“A lot of these guys are finished products, so (you) just don’t mess them up,” Kennedy said.
“The state of Louisiana just produces an extraordinary amount of talent,” Rang said.
Being the lone major program in a talent-rich state is far from the only reason the Tigers seem to lose a host of underclassmen each year. This is happening everywhere.
About 80 underclassmen have declared for the NFL draft so far this year. That is nearly twice the number of players who declared early just five years ago.
Gil Brandt of NFL.com expects 100 underclassmen to declare by Wednesday’s deadline.
LSU’s total of four early entrants is tied for the second-most with South Carolina, Clemson and Florida. Southern California has five early entrants.
According to a story from The Post and Courier of South Carolina, 70 percent of underclassmen who have entered the draft since 2000 were selected.
The first six picks of last year’s draft and the first 19 of 32 selections were underclassmen.
Lately, a somewhat disturbing trend is beginning, analysts say: Third-year sophomores are entering the draft.
NFL rules state that a player must be out of high school for three full NFL seasons to enter the draft. Those who redshirted their true freshman season — like LSU right guard Trai Turner — are eligible.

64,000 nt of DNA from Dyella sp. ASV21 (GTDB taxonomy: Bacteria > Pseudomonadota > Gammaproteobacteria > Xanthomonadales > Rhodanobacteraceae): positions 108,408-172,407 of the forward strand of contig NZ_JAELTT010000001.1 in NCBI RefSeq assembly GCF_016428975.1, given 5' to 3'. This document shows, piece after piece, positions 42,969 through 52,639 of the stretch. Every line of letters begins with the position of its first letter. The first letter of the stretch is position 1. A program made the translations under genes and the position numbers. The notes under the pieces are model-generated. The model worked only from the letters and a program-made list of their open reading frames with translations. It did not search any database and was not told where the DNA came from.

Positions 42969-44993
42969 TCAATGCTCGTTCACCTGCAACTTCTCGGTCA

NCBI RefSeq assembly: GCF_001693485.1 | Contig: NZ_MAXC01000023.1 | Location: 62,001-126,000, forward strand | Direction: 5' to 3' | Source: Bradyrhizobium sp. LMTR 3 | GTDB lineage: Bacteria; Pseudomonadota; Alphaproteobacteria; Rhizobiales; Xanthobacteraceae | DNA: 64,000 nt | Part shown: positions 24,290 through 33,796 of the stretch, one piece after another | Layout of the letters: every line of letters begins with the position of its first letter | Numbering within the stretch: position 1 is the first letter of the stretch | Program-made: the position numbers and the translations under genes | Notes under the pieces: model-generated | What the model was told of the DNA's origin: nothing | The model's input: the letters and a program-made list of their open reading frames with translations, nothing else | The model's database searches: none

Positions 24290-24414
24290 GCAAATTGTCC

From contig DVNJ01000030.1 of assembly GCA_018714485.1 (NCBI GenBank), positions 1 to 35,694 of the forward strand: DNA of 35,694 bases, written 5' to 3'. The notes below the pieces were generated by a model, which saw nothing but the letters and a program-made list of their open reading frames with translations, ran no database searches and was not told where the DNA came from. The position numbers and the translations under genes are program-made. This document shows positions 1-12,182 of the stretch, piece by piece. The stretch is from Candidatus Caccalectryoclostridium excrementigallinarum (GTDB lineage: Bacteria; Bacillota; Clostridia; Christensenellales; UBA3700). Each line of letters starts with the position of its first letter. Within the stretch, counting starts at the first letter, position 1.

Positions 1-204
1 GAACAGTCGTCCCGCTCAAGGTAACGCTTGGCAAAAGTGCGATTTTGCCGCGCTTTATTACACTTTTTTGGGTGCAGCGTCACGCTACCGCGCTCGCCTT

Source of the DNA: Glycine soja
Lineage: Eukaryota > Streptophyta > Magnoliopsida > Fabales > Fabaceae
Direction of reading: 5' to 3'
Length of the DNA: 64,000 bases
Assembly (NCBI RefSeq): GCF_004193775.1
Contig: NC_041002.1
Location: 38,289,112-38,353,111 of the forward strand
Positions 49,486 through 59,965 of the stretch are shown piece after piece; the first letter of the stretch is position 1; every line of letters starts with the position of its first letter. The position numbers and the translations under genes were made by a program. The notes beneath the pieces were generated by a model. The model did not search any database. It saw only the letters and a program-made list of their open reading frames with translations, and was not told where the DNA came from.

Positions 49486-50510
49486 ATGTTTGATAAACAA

Turner is weighing his options. He joined a company that trains players for the NFL Combine.
Six sophomores have entered the draft in the past two years.
“It used to be that, if you’re a redshirt sophomore, it was pretty rare that you’d come out,” Rang said.
“I don’t know if it’s a good thing for the NFL,” Brooks said. “You’re getting a lot of underdeveloped players.”
Another factor for the wave of early entrants: the NFL’s new collective bargaining agreement, which restricted the amount of money on rookie contracts. That was a way for the NFL to encourage college players to remain in school “to preserve the delicate relationship with the folks who run the NFL’s free farm system,” Mike Florio wrote in a recent post on profootballtalk.com.
The new rookie wage scale, though, has had the opposite effect. To get larger contracts, a player must have at least three years in the NFL.
“And so it now makes sense to get to the NFL (as soon as possible) and to put in the time necessary to get the second contract,” Florio wrote.
Identifying the reasons for so many early departures, specifically at LSU, is easier than spotting solutions for the issue. Brooks said LSU already knows the solution and is doing it: continue to recruit NFL-worthy talent.
“I think coaches understand the climate of today’s kids, the climate of the NFL landscape,” he said. “They are recruiting knowing, after three years, they’ll (leave). That’s why they go after four- and five-star guys to keep the cupboard full.”
That’s evident in the Tigers’ hard push for guys like St. Augustine running back Leonard Fournette, the nation’s No. 1 recruit — and an LSU commitment.
Just don’t expect him to stick around long.
“If Leonard Fournette is playing in his fourth year,” Kennedy said, “something went wrong.”